Fraud alerts, on the other hand, don’t stop abuse of your credit because they are only designed to bring attention to any new credit application. Creditors who spot fraud alerts on credit reports are to take extra due diligence when lending to anyone using your identity (including you) and the process is supposed to include extra steps designed to encourage this. However, because there are no laws formally enforcing fraud alert rules, some creditors responding to your fraud alerts might not be rigorous enough when vetting your identity — if they even contact you at all. This means that new credit accounts can be opened in your name even if you have a fraud alert in place. Similarly, fraud alerts will not protect you from the other types of identity theft we noted in the previous paragraph.

How can I keep my identity safe?

Protecting your credit ultimately comes down to many of the same habits needed to help you maintain good credit. This mostly means monitoring your credit reports, scores and accounts as frequently as possible so that you can pick up on errors or other types of abnormalities as quickly as possible and act appropriately. While you can choose to freeze your credit, it’s important for you to understand that you still need to be proactive when it comes to checking your existing credit card and bank account statements. Additionally, it doesn’t hurt to keep tabs on your credit scores, as quickly falling credit scores are often a sign something is not right.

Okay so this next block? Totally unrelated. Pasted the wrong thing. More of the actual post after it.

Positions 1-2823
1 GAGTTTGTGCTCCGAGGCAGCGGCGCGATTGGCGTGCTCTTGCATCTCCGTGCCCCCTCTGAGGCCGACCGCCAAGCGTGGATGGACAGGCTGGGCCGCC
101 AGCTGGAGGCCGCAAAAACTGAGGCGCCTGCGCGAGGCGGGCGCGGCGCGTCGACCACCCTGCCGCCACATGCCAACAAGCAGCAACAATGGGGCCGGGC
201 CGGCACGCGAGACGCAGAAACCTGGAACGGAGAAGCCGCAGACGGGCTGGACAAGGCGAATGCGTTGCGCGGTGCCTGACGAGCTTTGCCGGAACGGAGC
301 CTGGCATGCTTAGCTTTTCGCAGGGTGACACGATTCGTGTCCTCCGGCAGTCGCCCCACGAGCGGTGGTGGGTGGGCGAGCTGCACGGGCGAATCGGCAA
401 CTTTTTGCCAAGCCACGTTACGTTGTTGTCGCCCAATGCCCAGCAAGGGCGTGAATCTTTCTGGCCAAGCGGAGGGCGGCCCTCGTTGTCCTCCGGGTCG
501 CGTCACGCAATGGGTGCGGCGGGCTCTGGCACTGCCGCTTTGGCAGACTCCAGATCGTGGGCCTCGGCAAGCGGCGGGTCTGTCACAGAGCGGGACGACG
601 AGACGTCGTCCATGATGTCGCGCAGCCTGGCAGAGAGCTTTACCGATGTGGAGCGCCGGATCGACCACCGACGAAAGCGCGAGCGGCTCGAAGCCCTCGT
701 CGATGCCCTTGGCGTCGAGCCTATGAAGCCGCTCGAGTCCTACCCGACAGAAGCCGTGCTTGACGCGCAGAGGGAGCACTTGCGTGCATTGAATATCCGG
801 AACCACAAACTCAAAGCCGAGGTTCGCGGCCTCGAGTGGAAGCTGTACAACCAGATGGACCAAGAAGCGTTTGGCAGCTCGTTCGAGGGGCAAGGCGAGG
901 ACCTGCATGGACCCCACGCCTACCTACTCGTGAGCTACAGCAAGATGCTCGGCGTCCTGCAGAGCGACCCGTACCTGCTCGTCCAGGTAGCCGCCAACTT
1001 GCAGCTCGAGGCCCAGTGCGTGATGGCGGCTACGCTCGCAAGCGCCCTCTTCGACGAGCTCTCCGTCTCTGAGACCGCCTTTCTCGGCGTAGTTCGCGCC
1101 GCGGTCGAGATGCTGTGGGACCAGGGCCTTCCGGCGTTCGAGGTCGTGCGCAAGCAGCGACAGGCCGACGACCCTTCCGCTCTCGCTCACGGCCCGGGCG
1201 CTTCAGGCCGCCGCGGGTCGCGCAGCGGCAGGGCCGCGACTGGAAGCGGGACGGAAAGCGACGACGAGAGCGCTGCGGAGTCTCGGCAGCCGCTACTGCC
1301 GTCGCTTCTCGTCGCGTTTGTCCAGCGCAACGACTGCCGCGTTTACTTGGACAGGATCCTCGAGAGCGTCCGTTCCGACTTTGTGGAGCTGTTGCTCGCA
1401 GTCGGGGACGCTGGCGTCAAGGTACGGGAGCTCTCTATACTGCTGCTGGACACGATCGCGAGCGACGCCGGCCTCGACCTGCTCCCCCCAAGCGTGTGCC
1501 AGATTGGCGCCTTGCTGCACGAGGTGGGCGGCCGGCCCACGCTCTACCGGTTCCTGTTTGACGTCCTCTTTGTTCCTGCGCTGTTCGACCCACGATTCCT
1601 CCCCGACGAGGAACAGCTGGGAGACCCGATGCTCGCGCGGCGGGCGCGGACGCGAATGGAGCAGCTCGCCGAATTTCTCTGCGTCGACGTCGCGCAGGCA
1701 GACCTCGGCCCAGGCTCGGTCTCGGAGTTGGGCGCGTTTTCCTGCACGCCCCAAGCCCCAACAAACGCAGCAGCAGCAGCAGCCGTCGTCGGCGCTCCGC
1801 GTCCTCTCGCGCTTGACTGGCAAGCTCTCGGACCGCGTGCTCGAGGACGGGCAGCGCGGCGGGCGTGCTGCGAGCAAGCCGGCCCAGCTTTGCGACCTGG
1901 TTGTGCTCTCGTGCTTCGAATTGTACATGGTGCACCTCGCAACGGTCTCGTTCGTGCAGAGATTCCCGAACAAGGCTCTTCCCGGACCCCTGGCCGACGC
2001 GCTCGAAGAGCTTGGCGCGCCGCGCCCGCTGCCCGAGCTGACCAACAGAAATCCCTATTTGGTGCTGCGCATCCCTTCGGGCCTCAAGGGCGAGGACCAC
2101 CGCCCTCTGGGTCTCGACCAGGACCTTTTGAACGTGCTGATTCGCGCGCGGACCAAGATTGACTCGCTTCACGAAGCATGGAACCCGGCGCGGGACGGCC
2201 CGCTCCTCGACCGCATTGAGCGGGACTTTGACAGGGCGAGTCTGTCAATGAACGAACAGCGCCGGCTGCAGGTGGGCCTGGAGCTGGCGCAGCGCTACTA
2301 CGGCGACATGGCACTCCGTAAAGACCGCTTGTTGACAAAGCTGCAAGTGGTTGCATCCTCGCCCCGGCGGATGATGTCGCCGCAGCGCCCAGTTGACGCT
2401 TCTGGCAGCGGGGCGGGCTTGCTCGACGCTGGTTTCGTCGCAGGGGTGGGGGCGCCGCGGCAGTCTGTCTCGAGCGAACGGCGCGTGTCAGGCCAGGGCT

In addition to monitoring your credit and financial accounts, you’ll need to be on the lookout for other types of identity theft. For example, make sure to file your taxes as early as possible to snuff out the chances of tax identity theft happening to you. To prevent medical identity theft, you’ll want to read any Explanation of Benefits you receive and confirm the services noted there are accurate — report any medical services you did not receive to your insurance provider. When it comes to personal information, you’ll want to make sure you store documents properly and limit the information you share on social media, as you could be revealing your own identity online. Finally, you should change your account passwords every six months or sooner, especially since we live in a world of data breaches.

While nothing you can set and forget to protect your identity, there are tools, like fraud alerts and credit freezes, that can help take steps in the right direction. For more information about keeping your identity safe, follow our identity theft protection blog.